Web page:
A Hunter’s Passion and Respect for the Outdoors

February 13, 2020 Updated: February 13, 2020
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Ever since he can remember, Chad Belding has possessed a profound passion and respect for the outdoors. His father Orville taught him and his two brothers the importance of conservation and living off the land.

Belding and his two brothers grew up in Reno, Nevada, and their father encouraged them to develop an appreciation for the outdoors, and much of their childhood consisted of camping, hunting, and fishing. They learned how to process fish and game, and how to cook them for their family and friends. They also cut down their own Christmas trees.

“He always taught us to respect the resources,” Belding said. “Whether it was a squirrel or a coyote, or a big game animal like a mule deer or a rocky mountain elk or a duck or a goose, they all deserve respect. They’re all part of our ecosystem, so we were always taught to never disrespect that resource.”

The Hunt

Belding was five years old when he went on his first hunt with his father. Belding carried a .410 shotgun as the two walked through the mountains, and his father taught him the importance of gun safety and how to interpret the terrain of the mountains and the conditions. Belding also learned how to read maps before there was GPS, how to build fires, how to call game, and hunting etiquette.

Belding vividly remembers his first deer hunt when he was 12, and learned that hunting was about more than just killing an animal. It was about enjoying the camp, the camaraderie, and the land.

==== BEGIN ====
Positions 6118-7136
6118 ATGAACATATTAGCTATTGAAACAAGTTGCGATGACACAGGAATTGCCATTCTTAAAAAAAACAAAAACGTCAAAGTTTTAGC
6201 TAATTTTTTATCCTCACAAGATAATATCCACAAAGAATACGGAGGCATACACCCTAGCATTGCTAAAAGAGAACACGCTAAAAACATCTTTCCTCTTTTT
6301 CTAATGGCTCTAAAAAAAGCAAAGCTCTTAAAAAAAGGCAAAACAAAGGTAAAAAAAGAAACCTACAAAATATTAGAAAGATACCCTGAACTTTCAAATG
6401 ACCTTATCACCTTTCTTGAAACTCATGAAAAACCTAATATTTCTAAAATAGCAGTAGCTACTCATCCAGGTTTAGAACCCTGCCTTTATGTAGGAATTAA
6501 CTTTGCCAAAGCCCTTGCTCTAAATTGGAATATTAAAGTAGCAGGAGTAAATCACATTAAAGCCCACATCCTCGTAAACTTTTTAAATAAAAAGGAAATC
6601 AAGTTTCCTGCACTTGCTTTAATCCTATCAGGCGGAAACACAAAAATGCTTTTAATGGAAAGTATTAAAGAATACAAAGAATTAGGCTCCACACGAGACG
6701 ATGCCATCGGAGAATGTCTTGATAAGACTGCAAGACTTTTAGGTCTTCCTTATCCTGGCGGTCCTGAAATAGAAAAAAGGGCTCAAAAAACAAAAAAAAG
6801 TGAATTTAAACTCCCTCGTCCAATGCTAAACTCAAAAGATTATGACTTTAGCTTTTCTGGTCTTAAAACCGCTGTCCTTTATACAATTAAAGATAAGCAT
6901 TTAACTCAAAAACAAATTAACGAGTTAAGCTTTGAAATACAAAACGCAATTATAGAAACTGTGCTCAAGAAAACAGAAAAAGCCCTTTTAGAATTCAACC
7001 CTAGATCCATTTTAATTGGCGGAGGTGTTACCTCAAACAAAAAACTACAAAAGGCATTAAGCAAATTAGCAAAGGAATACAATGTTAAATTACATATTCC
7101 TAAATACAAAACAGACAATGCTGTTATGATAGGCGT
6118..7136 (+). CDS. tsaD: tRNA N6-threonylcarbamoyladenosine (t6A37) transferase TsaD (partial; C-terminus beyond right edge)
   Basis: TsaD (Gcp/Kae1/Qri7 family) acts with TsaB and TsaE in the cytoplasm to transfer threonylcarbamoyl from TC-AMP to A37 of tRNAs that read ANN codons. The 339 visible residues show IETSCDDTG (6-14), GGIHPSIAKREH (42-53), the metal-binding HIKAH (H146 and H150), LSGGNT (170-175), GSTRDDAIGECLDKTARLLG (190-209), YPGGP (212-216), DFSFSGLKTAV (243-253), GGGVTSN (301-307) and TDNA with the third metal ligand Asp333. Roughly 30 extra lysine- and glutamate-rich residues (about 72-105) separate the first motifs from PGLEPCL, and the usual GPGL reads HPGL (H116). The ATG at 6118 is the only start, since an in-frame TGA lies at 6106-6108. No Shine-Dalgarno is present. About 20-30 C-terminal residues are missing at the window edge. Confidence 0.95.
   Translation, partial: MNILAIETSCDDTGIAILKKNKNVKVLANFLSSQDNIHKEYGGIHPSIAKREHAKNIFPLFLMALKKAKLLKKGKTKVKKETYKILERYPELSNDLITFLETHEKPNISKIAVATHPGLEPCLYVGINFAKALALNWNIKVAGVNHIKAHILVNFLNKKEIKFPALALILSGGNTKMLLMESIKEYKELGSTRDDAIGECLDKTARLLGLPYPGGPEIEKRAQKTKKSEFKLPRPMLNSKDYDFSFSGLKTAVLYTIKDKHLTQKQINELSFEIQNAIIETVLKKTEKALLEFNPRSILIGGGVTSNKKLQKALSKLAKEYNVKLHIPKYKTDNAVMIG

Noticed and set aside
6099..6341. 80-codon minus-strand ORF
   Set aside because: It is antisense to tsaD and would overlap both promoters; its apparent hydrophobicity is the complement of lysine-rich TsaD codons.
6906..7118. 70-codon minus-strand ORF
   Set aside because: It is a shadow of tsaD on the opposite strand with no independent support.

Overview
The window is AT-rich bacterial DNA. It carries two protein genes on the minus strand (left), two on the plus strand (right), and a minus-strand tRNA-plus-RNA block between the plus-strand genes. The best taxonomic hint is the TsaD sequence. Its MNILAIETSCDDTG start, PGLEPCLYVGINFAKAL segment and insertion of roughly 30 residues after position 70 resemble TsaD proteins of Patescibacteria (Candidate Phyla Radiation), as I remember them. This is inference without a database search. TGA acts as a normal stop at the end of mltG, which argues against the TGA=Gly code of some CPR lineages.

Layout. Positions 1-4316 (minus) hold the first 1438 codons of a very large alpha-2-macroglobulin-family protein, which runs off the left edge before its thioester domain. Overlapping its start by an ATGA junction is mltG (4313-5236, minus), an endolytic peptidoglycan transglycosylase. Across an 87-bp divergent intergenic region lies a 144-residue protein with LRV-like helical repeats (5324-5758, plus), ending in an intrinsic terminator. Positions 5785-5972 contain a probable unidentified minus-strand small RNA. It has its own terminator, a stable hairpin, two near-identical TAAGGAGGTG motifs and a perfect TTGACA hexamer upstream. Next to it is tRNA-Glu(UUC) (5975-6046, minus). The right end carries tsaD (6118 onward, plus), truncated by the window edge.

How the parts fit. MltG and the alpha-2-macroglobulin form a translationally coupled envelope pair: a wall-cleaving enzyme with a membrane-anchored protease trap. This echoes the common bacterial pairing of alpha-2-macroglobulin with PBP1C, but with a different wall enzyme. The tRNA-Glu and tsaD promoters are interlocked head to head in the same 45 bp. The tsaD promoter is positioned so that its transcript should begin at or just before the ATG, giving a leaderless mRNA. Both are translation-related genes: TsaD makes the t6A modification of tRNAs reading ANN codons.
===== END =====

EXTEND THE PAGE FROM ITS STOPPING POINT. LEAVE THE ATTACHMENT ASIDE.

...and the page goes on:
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Chad Belding with his hunting dog. (Tom Rassuchine/The Fowl Life)

“A lot of it wasn’t about the kill. It was about learning all of the things that went into being a good provider,” Belding explained.

As Belding got older, he developed a passion for duck and waterfowl hunting and became talented at calling duck, geese, and other game. After he graduated from college with a degree in business in the late 1990s, he started his own video production and hunting gear company called Banded in 2008. Shortly after founding his own business, he started “The Fowl Life,” a television series that focused on duck and waterfowl hunting and aired in 2009. He also hosts “The Fowl Life” podcast.

Sharing the Passion

The business and television series grew quickly in popularity, and Belding has had many memorable experiences filming the show. He’s had the opportunity to hunt with acting director of national intelligence Admiral Joseph Maguire, special forces veterans, and professional athletes. He’s also hunted to raise funds and awareness for St. Jude Children’s Research Hospital and the Ronald McDonald House.

Belding also launched a podcast in 2018 entitled “This Life Ain’t for Everybody,” in which he interviews guests about a variety of different topics. The podcast goes beyond hunting, and focuses on the personal stories of its guests who may be veterans, musicians, celebrities, or business owners.

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Chad Belding calling for duck. (Tom Rassuchine/The Fowl Life)

“I think everybody has a story, and if I’m interested in them and they’re interested in being a part of it and I find common ground with them–I love having a wide, diverse selection of guests on there that our audience keeps tuning in for,” Belding explained.

Belding is also developing a new brand called The Provider, which will feature live, in-person workshops over three days on duck hunting, waterfowl hunting, hiding, concealment, calling, and decoying. The workshop will also include hunting dog training and how to become a better dog handler. Guests will also learn how to process their game and how to cook it, and Belding plans on writing a cookbook based on these experiences.

“I think that an organic lifestyle, growing a garden, living off the land, being a hunter, being a gatherer, learning how to butcher, and process, and prepare that wild game–that’s what The Provider mentality is about,” Belding explained.